ModernityBlog

“Nearly all men can stand adversity, but if you want to test a man’s character, give him power.” Abraham Lincoln

Posts Tagged ‘Blog Round up

Blogs in June 2011.

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I thought I should see what others are doing:

Flesh is Grass has an important post on how the EDL managed to march, unescorted, from Redbridge to Dagenham.

Yaacov Lozowick has given up blogging. Pity, I didn’t agree with him, much, but he has a thoughtful way and articulates many intelligent ideas.

Johnny Guitar thinks about the Troubles, the Good Friday Agreement and the need for a South Africa-style truth commission, just not at the moment.

Weggis on the case against biofuels. Completely agree, it seems so questionable to use food stuff or related material as fuel for the internal combustion engine.

Harry Barnes on Sorting Out The Labour Party, which I think is very optimistic. In the short term they could ditch Ed Miliband, try to be a bit radical, really, seriously distance themselves from the skeleton of New Labour. Chance would be a fine thing.

In related news, I am not surprised that Ed Miliband is less popular than Iain Duncan Smith or William Hague, when they were in a similar position. Frankly, Miliband’s inarticulate, has the charisma of a saucer and he’s politically useless.

Jams looks at an evil cat, great photos.

Mark Gardner at the CST has a reflective post on the situation at UCU and its wider implications, From UCU to MEMO and “Israel’s British hirelings”.

Ten minutes hate on the ‘miracle villages’.

Chris Dillow considers Miliband’s power blindness.

Nick Lowles provides a photo and details of the EDL thugs racial attack in Dagenham.

Sorrel Moseley-Williams ponders Journalists’ Day in Argentina.

Not a blog, but worthwhile all the same. Searchlight on the BNP’s use of Facebook and Twitter.

Rosie looks at Fact and Fiction.

James Bloodworth has a couple of cracking posts, Will the Defence Secretary’s links with Sri Lanka compromise British calls for an enquiry? and Isn’t it time for an apology, Mr Chomsky?

Rebecca provides an update on the Gaza flotilla. Personally, I think the Israeli Government should allow them into Gaza with minimum fuss or hassle. I think Gazans should get as much as they can, after all living under Hamas must be terrible.

Jack of Kent looks at the arrest of blogger Jacqui Thompson and the many unanswered questions.

Greens Engage on Cynthia and Jello.

At Greater Surbiton, a guest post by David Pettigrew, Justice in Bosnia after Mladic.

Eric Reeves has a piece in the Washington Post, In Sudan, genocide anew?

Engage has an abundance of posts which should be read, just a small selection: Open antisemitism doesn’t harm your reputation, Sally Hunt pretends not to understand the term “institutional racism” and Richard Kuper on the Working Definition of Anti-Semitism (by Eve Garrard)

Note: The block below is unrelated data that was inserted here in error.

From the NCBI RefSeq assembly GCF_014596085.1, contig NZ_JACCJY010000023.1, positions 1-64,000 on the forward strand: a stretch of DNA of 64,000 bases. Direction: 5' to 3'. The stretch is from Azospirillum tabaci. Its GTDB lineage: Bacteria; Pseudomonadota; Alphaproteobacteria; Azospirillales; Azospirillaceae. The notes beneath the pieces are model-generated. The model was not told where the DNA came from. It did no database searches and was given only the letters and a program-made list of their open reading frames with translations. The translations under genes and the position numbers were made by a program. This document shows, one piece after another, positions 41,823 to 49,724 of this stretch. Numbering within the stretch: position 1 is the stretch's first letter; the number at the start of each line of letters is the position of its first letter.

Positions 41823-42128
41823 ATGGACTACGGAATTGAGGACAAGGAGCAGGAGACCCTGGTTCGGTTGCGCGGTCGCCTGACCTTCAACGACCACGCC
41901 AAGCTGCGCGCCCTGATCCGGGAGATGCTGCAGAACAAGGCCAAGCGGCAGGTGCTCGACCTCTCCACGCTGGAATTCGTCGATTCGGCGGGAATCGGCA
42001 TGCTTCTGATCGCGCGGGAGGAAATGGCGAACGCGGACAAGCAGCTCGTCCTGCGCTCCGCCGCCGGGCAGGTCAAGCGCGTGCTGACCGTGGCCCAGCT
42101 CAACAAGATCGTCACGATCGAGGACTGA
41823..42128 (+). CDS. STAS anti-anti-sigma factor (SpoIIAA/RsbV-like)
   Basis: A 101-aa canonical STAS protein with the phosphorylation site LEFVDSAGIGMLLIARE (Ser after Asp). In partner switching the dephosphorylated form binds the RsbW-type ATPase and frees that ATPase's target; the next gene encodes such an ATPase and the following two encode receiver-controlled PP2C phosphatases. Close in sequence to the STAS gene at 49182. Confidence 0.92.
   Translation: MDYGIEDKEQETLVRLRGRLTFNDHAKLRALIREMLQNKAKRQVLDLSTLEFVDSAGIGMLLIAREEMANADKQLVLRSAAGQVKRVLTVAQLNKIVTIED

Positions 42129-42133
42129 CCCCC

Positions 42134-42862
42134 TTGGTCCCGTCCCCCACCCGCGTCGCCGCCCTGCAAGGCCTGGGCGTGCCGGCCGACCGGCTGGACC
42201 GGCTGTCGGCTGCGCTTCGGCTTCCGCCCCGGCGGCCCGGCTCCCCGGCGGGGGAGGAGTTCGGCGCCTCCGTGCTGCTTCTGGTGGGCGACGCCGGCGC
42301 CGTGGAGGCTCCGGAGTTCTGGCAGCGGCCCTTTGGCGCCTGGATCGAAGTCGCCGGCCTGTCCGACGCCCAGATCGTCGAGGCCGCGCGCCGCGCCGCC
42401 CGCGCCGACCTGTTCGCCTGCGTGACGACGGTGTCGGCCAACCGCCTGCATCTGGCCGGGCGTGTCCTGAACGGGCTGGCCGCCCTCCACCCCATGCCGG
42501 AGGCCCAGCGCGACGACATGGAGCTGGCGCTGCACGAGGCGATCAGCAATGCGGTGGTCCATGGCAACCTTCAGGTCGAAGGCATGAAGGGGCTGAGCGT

Enjoy!

A Changing World Round Up.

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What really has been going on in the world? I am not too sure, so am going to inflict on my readers yet another round up.

The Middle East dominates most of the news as far as I can see, but Western compliance, or should that be collusion, with the dictatorship in Bahrain deserves more coverage.

In Yemen, Saleh and his security forces continue to murder left, right and centre.

The Syrian regime follows suit, many murdered for opposing the Assad dictatorship.

Nukes get more subsidies, according to Left Foot Forward.

Thatcher would have dreams of these cuts, again LFF.

The CST, Spectator Alert: Ill-Mannered Jews Spotted in Savoy Grill.

Jon Stewart on Glenn Beck.

The Washington Post on the rise and fall of Egypt’s most despised billionaire, Ahmed Ezz.

Obliged to Offend considers the British Monarchy.

The well known racist, Helen Thomas, was interviewed at Playboy, Yourish has more.

Adam Holland on how some “anti-Zionists” are ‘delighted to announce that Helen Thomas …will be joining us’ at their conference, then thought better of it, fancy that, an old antisemite in the company of “anti-Zionists”!

The PCS think that Royal cleaners should get a living wage, couldn’t agree more.

A lot of real weirdos in the US hold a Adolf Hitler Birthday Party, then a smoke bomb goes off.

Norm on Jewish children and rockets.

EDL thugs in Halifax.

Prominent Israelis back Palestinian statehood drive, good thing too, I hope there is a Palestinian state shortly.

Bahrain’s Crackdown on University staff.

British journalists are not the only dead in Misrata.

The Beeb on Oman and Qatar.